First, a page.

WASHINGTON — A coalition of major news organizations is challenging as unconstitutional Pentagon rules that were used in May to ban four reporters from covering military commissions at Guantanamo Bay, Cuba.
In a letter to Pentagon General Counsel Jeh Johnson, the organizations argue that the Pentagon's interpretation of the rules is "plainly illegal'' because it bars publication of information considered "protected'' even if the information is already widely known and publicly available.
Such a restriction is "a 'classic example' of a prior restraint" that "the Supreme Court repeatedly has refused to allow . . . even in the name of national security," the organizations said.
The organizations include McClatchy Newspapers, which owns The Miami Herald and 30 other newspapers, The Associated Press, Dow Jones & Co., The New York Times, Reuters and The Washington Post.
The Pentagon has agreed to lift the ban on the four reporters on Aug. 5. That, however, isn't enough, the organizations said, noting that the hearing the reporters were covering resumes on July 12.
The Pentagon, the organizations said, must lift the ban immediately so that the reporters can return and revise the 13 pages of rules that reporters are required to sign before covering military hearings for detainees held at Guantanamo.
"There must be a sufficiently strong, legitimate government interest before a contractual condition may legally restrict a citizen's First Amendment rights,'' attorney David Schulz wrote on the news organizations' behalf. "As demonstrated above, no such legitimate interest justifies the overly broad censorship imposed by the ground rules.''
A spokesman for the Pentagon said Johnson's office had received the letter, but declined further comment.
The case stems from a hearing for Omar Khadr, a Canadian who's been held at the offshore detention camp since he was seized in Afghanistan at the age of 15 after allegedly throwing a grenade that killed Army Sgt. First Class Christopher Speer. Khadr claims that he was abused during his interrogation and is seeking to exclude the evidence gleaned from the questioning.
Before a court session, Miami Herald reporter Carol Rosenberg and three Canadian journalists published the name of a witness that the government had said should be identified as "Interrogator No. 1.'' The name of the witness, former Army Sgt. Joshua Claus, had been known for years after he voluntarily gave newspaper interviews in Canada denying that he'd abused Khadr. Claus also had been convicted by a U.S. court martial of abusing detainees in Afghanistan and sentenced to five months in prison.
The letter to the Pentagon notes that Khadr's Wikipedia biography identifies Claus as Khadr's main interrogator.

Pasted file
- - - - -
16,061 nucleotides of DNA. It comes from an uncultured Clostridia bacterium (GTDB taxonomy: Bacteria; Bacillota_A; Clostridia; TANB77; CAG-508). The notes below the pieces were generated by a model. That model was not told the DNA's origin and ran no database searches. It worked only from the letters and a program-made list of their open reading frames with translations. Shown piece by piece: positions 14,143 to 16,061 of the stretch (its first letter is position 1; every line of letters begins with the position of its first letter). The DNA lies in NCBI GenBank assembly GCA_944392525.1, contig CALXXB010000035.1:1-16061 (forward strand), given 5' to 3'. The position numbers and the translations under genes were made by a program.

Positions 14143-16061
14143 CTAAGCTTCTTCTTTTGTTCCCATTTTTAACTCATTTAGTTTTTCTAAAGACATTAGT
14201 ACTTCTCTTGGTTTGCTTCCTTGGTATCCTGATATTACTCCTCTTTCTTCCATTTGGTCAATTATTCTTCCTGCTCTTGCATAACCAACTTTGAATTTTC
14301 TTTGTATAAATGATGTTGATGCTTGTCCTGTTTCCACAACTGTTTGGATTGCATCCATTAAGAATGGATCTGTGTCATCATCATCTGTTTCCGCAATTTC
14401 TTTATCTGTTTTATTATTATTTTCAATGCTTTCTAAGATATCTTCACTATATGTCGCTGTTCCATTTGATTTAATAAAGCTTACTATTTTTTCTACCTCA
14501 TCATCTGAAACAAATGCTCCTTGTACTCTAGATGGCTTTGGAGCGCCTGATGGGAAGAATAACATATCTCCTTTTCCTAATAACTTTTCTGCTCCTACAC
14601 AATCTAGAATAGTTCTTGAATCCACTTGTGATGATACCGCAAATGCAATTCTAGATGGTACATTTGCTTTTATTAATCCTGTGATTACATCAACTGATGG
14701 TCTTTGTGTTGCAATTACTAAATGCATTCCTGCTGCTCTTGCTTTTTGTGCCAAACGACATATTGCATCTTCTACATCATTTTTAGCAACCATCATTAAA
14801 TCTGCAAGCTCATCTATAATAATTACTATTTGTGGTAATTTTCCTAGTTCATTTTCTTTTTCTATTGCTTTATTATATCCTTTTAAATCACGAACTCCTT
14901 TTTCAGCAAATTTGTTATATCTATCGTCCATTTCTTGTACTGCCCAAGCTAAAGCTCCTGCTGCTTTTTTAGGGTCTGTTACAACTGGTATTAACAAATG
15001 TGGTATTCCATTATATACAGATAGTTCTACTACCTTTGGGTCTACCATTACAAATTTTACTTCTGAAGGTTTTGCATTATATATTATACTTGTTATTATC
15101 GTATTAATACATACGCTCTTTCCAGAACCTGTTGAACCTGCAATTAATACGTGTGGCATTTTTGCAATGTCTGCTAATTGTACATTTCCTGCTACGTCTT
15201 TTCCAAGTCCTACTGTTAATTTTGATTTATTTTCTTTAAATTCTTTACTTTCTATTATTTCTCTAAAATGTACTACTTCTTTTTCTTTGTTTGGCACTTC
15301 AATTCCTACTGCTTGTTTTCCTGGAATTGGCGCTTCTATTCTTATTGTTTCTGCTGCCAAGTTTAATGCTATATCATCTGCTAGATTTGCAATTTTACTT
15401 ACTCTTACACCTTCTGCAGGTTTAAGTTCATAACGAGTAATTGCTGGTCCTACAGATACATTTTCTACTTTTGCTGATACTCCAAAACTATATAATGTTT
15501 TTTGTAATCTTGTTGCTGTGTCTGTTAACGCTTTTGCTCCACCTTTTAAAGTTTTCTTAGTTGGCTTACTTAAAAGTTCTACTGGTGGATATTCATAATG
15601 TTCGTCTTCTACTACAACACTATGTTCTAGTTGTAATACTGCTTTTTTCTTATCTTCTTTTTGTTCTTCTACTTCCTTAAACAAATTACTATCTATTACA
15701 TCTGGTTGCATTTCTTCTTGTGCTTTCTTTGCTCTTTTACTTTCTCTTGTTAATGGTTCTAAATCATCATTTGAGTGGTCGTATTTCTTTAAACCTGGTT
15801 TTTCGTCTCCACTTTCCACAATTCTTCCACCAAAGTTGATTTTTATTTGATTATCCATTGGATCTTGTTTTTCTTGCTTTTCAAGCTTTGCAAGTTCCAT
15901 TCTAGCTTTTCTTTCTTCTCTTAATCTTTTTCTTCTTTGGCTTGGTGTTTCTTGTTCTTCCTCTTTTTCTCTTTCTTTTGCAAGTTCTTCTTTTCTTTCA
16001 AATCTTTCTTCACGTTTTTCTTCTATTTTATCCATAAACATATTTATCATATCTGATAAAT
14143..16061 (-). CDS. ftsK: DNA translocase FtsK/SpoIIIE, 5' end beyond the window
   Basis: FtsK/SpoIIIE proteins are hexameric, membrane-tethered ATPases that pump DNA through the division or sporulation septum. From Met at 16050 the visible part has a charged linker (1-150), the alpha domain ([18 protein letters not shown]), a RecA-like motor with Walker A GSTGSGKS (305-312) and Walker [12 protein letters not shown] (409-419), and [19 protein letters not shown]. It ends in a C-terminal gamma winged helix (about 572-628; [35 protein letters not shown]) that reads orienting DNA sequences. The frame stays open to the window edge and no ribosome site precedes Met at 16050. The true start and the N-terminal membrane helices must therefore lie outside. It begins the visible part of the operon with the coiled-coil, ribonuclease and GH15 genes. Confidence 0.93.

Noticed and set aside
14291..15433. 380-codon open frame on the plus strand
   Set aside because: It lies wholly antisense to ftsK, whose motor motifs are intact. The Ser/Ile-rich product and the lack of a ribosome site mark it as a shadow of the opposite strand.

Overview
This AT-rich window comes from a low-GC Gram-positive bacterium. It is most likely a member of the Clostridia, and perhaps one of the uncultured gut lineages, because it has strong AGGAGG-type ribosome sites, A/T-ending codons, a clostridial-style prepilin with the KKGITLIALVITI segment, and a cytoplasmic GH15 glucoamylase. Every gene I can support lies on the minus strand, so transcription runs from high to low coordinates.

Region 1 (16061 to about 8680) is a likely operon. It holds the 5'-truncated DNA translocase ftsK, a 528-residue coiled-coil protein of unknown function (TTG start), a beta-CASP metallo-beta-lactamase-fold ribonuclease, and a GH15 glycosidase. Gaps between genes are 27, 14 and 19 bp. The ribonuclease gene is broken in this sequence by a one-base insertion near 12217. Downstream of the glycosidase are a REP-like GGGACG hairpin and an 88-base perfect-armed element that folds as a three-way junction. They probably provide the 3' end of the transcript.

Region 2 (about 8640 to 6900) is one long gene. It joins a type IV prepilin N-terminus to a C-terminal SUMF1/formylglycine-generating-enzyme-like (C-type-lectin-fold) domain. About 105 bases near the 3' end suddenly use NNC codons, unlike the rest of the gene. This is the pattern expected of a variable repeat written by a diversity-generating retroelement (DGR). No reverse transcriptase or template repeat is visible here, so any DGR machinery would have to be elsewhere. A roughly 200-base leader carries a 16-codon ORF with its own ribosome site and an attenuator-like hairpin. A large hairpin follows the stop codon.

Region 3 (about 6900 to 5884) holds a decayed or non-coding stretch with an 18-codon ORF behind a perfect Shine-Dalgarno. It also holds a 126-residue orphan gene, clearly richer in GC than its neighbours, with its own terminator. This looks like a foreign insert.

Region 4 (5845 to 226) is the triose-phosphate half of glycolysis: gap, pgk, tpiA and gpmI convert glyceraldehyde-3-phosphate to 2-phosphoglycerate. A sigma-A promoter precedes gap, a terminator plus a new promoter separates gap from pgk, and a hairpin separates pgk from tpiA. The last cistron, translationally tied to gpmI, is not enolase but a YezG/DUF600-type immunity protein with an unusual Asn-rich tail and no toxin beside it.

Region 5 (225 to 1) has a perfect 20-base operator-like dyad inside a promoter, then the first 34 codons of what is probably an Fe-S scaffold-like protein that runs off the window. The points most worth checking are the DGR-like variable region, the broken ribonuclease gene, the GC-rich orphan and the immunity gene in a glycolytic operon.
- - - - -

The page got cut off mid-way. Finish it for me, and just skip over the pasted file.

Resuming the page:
"We don't dispute their authority to restrict information to protect national security and witnesses, but they can't exercise that authority to prohibit reporters who happen to be in Guantanamo from reporting information that is known to the rest of the world,'' Schulz said in an interview.
The complaint also faulted the Pentagon for leaving the decision on whether a reporter has violated the rules to Pentagon public affairs officers, saying by law only a military judge has the authority to make such a ruling. The organizations said that Congress required that military commissions be open to news reporters and international representatives.
"Where Congress has mandated proceedings open to the press, and permitted a limitation of access by a military judge only in those circumstances where necessary to protect national security or ensure physical safety," the Pentagon "cannot unilaterally impose restrictions upon access by reporters."
David Tomlin, the associate general counsel of The Associated Press, said the news agency also has concerns about rules that permit public affairs officers on the island to delete photographs and video they consider "security violations.''
"This new issue . . . resonates very much with us,'' Tomlin said. "We understand that in a high security situation, run by a large organization with a lot of demands on it, the review isn't going to be completely uniform, but we need somebody at some higher level of authority and familiarity with the real priorities of protection to review and make sure that some overprotective lower level officer isn't just taking the easy way out and deleting images when in doubt.''
David McCraw, an attorney for the New York Times, said most news organizations respect legitimate national security needs, but he noted that Congress has declared that the military commissions at Guantanamo "should be as public and transparent as possible."
"We're optimistic that some Department of Defense attorneys will understand the issues and maybe we can find a way to get to a set of rules that work for both sides,'' McCraw said. "If the government is going to take the position of preventing us from publishing information we found independently, those are rules we can't live with and I don't think it benefits anyone.''
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